Food and Drink
FOOD AND DRINK
FOOD AND DRINK. There are few easy generalizations about the diet of early modern Europeans. Perhaps the only safe one is that, for most Europeans, grain was the most important ingredient in most food and drink: it was consumed as bread, pasta, and gruel, and drunk as beer and ale. As such, it was the prime source of nutrition for the vast majority of the population. Beyond grain, a wide diversity of foods and beverages was consumed, but their significance within diets depended on several considerations. Of these, the single most important one was availability: for the mass of Europe's population, the food and drink that were locally available were likely to be the least expensive, and therefore the most popular. The price of imported foodstuffs (whether from other countries or from other regions within one country) was inflated by the costs of transportation, so that they were more likely to find their way only into the diet of the better-off classes.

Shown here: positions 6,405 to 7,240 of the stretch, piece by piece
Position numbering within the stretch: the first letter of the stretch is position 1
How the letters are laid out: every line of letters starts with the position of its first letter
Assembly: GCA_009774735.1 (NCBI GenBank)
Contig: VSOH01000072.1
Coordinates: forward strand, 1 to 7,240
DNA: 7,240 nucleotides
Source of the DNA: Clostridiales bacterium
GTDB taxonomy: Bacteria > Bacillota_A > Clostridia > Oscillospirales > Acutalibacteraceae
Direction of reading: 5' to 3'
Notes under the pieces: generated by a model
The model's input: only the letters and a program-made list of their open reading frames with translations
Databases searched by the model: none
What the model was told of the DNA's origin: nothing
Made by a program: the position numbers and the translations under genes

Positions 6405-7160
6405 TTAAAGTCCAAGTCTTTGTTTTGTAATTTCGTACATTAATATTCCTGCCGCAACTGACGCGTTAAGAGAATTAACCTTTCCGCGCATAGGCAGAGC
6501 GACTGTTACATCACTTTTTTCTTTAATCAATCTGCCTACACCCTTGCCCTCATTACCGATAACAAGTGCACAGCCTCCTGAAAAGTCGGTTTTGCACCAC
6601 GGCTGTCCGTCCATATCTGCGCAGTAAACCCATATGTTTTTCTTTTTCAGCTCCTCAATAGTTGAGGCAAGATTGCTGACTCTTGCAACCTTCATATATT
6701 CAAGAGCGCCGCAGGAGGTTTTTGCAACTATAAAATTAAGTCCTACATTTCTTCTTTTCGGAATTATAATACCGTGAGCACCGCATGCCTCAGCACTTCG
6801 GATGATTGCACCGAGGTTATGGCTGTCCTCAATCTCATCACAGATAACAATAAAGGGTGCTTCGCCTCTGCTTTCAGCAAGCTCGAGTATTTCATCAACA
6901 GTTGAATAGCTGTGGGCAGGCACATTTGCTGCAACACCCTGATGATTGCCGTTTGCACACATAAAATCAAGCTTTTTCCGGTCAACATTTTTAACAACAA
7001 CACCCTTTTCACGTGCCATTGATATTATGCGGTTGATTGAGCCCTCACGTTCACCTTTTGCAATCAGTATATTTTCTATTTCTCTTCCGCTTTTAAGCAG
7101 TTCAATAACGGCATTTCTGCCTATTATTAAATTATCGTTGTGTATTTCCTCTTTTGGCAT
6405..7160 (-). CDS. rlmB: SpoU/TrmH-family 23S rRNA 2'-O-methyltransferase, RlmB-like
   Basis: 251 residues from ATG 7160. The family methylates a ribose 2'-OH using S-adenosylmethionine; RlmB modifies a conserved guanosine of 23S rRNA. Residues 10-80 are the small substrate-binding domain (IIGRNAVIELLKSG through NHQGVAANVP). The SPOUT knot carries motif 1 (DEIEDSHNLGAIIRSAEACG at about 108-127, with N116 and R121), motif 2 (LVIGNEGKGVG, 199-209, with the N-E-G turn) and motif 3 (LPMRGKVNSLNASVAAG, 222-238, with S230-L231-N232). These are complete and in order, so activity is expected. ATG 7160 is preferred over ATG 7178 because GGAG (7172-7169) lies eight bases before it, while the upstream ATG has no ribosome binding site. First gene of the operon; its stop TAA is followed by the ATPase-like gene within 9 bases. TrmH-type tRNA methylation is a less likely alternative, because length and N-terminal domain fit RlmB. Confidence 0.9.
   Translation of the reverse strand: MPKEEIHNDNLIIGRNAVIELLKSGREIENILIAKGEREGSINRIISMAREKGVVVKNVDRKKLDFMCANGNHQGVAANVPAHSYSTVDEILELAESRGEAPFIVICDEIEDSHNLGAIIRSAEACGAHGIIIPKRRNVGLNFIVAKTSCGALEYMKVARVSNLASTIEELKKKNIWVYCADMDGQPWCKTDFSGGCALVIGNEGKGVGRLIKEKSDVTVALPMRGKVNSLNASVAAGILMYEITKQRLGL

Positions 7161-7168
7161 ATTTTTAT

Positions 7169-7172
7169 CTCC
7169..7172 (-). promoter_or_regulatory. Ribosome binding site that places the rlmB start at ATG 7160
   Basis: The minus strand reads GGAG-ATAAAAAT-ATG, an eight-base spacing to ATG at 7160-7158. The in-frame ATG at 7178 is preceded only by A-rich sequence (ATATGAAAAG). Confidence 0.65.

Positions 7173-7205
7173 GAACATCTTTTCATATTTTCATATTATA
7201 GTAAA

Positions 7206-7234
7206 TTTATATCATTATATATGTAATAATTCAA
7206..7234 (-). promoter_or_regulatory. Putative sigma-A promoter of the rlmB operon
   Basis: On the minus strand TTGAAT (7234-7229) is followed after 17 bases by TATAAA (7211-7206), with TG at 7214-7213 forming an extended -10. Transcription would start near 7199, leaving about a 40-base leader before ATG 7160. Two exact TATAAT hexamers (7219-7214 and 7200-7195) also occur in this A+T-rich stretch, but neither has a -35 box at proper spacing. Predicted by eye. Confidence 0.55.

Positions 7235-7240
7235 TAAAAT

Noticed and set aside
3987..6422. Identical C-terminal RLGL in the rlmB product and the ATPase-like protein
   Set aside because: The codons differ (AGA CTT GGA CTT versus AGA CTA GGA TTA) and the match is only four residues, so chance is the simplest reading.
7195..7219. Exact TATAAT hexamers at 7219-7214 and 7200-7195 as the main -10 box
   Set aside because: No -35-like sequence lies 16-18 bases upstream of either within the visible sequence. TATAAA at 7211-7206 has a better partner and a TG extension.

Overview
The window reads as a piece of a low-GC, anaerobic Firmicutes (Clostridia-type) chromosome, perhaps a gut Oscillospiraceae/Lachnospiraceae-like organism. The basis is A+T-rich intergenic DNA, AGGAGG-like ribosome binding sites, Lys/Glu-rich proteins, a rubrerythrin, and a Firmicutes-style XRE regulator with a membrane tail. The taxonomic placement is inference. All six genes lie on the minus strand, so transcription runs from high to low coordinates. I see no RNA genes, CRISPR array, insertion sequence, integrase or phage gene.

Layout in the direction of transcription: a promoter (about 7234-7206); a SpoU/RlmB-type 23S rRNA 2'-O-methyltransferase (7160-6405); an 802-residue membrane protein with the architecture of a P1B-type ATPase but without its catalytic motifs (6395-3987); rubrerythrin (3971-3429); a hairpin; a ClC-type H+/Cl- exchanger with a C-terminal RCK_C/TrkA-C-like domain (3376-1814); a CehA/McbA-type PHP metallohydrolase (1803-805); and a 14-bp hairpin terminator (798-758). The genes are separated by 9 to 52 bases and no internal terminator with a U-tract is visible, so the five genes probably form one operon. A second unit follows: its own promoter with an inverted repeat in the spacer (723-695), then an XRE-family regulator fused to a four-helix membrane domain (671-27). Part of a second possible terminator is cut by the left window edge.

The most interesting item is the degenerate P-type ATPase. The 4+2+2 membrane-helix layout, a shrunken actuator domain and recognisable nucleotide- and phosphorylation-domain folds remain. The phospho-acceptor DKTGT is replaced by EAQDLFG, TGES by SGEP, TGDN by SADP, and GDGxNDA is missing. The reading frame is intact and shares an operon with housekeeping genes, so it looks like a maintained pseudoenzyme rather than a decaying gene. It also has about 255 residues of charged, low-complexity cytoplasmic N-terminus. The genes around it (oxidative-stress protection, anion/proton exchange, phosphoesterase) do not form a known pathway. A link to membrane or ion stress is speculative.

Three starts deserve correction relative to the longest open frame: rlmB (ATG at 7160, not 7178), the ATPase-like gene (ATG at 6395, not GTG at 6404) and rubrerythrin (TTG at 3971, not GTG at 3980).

Even within the range of more accessible foods and drinks, however, there were variations based on seasonality and the costs of production and methods of preparation. Food and drink were also a sensitive expression of culture, so that the substance of diet, and also the quantities of various elements in diets, varied according to class, religion, and gender.
The following description and analysis of food and drink in early modern Europe draws a broad picture of diet and its evolution over three-and-a-half centuries (1450–1789) while recognizing the significance of regional, class, religious, and gender variations. It also takes note of the introduction of exotic foods and drinks to the European diet in this period of expansion to the Americas and Asia. Europeans were introduced to tea, coffee, chocolate, potatoes, tomatoes, and some new spices at this time. While these commodities remained largely confined to the elites during the early modern period, they later became common in mainstream diets. To this extent, the early modern period is marked not only by strong lines of continuity in patterns of food and drink, but also by significant changes.